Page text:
You are here

Sumitomo buys Nordic parking lot operator Q-Park from KKR

[STOCKHOLM] Japanese trading house Sumitomo Corp has agreed to buy Q-Park Nordics, the largest Nordic parking lot operator, from US investment fund KKR, hoping to benefit from an acceleration towards electric vehicles.

Sumitomo announced the agreement on Tuesday but gave no financial details. A source familiar with the deal said it was worth about 400 million euros (S$610 million). KKR declined to comment.

Global automakers are planning a US$300 billion surge in spending on electric vehicle (EV) and mobility technology over the next five to 10 years, accelerating the industry's transition from fossil fuels.

Industry revenues are expected to rise to US$6.7 trillion 2030, according to consultant McKinsey, and hoping to take home a piece of the pie, several players from outside the auto sector have also rushed to fund everything from driverless tech to EV infrastructure.

Market voices on:

Sumitomo Corp too has bulked up in this space, launching car share service Aimo in Stockholm last year and making investments in a Japanese EV charging infrastructure project and a North American peer-to-peer car sharing operator.

Q-Park Nordics, which operates about 370,000 parking lots, has a 20 per cent market share of parking facilities in Sweden, Finland and Norway, which is the lead adopter of electric vehicles in Europe.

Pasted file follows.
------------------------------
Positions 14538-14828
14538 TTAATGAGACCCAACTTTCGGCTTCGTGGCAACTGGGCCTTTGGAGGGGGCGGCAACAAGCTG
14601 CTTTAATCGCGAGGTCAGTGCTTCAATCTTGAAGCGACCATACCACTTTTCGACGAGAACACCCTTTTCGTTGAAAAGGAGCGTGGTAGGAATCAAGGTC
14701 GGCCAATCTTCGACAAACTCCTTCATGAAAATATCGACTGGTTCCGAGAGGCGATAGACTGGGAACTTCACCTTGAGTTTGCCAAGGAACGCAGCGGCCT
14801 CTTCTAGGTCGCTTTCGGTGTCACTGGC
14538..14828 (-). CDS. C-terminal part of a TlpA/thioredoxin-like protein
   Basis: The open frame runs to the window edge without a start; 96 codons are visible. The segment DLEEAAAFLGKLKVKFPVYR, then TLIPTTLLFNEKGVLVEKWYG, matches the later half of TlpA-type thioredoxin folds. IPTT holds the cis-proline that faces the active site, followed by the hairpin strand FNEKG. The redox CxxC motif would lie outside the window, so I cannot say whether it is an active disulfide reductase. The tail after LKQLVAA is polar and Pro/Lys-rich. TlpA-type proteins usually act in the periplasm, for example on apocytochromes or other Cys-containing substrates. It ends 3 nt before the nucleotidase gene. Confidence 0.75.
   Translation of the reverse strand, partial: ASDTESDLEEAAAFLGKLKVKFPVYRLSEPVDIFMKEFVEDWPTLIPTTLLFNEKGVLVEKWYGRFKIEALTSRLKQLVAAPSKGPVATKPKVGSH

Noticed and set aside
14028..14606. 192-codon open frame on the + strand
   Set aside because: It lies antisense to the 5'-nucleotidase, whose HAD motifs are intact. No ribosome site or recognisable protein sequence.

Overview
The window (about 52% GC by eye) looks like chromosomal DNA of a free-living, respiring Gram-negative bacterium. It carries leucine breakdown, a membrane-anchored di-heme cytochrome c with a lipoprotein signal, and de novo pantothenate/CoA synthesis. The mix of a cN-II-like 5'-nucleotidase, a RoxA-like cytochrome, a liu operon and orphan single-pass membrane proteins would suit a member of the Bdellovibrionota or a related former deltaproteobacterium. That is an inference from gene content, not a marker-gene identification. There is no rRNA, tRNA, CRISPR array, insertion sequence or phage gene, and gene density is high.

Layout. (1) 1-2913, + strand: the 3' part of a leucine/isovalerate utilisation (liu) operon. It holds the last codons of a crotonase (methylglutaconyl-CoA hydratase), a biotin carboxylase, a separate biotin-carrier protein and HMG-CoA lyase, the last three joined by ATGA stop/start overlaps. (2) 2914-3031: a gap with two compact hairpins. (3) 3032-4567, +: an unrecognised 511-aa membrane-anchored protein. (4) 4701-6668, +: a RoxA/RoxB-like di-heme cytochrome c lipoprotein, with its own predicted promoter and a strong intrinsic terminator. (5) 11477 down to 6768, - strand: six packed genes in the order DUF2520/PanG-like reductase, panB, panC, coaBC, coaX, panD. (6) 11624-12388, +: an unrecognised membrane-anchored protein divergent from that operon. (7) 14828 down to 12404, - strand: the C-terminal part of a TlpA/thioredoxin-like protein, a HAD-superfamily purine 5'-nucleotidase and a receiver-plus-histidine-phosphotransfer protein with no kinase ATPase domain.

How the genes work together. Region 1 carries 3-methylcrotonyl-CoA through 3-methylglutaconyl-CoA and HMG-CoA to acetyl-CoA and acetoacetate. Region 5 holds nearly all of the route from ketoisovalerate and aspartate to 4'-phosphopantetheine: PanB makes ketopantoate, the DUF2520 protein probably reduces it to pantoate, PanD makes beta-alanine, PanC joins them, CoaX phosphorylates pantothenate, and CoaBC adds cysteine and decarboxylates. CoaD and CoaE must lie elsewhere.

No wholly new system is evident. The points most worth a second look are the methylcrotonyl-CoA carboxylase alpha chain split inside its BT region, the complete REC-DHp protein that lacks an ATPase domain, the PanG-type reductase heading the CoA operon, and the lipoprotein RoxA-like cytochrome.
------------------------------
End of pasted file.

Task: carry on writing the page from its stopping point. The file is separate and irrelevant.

The group has been boosting its offering by adding EV charging equipment and cashless app payment options and introducing services such as car maintenance, positioning itself to be a choice location for car sharing operators and private electric carS.

Asian investors have deep exposure to the Swedish auto industry already. China's Geely owns Volvo Cars and is the largest investor in truckmaker AB Volvo, while another Chinese investor owns the core assets and IP rights of collapsed carmaker Saab Automobile.

In January, Evergrande Health became a majority investor in Swedish super car brand Koenigsegg.

Sumitomo's investment comes as Japanese trading houses are scouting for assets to deploy their nearly US$50 billion collective war chest after enjoying their best profit outlook in six years.

The deal allows KKR to retain Q-Park operations outside the Nordic region. The buyout firm bought the entire Q-Park group in 2017 for about 2.9 billion euros enterprise value. The deal valued the asset at 15 times its 2016 core earnings.